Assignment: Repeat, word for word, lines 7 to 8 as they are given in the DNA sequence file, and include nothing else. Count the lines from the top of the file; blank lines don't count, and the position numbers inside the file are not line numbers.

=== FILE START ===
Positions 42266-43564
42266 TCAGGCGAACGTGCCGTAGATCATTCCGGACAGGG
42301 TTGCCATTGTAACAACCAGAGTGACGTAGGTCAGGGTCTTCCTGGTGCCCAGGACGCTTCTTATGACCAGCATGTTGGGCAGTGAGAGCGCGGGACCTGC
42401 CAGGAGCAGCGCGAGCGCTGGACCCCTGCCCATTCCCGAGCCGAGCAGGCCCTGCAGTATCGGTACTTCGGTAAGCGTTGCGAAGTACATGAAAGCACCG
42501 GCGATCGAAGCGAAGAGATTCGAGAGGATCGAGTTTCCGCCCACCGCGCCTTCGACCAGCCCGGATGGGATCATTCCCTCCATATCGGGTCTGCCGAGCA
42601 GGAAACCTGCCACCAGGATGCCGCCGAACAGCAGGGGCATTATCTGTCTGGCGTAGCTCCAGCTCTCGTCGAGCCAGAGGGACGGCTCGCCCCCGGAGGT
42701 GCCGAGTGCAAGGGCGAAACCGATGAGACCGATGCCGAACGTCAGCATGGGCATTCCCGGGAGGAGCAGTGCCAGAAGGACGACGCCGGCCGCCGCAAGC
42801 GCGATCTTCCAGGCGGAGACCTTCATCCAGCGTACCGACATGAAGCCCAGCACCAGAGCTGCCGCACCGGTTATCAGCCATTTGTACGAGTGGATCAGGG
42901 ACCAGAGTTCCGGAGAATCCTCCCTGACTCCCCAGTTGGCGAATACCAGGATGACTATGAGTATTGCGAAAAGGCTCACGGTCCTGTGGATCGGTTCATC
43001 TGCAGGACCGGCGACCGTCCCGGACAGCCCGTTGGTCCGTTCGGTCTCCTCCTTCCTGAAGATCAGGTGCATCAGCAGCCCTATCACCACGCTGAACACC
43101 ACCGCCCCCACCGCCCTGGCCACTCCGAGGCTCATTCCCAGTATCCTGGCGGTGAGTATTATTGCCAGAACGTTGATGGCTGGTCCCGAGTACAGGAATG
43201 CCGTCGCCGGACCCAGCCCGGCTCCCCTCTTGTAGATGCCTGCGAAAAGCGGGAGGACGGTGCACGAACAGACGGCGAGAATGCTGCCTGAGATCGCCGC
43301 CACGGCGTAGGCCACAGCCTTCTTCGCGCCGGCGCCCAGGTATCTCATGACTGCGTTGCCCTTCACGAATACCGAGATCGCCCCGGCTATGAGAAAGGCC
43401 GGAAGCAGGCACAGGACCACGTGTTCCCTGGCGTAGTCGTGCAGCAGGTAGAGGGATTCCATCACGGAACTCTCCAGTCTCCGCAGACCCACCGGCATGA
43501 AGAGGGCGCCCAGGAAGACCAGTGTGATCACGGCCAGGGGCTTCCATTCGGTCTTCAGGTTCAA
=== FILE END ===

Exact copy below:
42701 GCCGAGTGCAAGGGCGAAACCGATGAGACCGATGCCGAACGTCAGCATGGGCATTCCCGGGAGGAGCAGTGCCAGAAGGACGACGCCGGCCGCCGCAAGC
42801 GCGATCTTCCAGGCGGAGACCTTCATCCAGCGTACCGACATGAAGCCCAGCACCAGAGCTGCCGCACCGGTTATCAGCCATTTGTACGAGTGGATCAGGG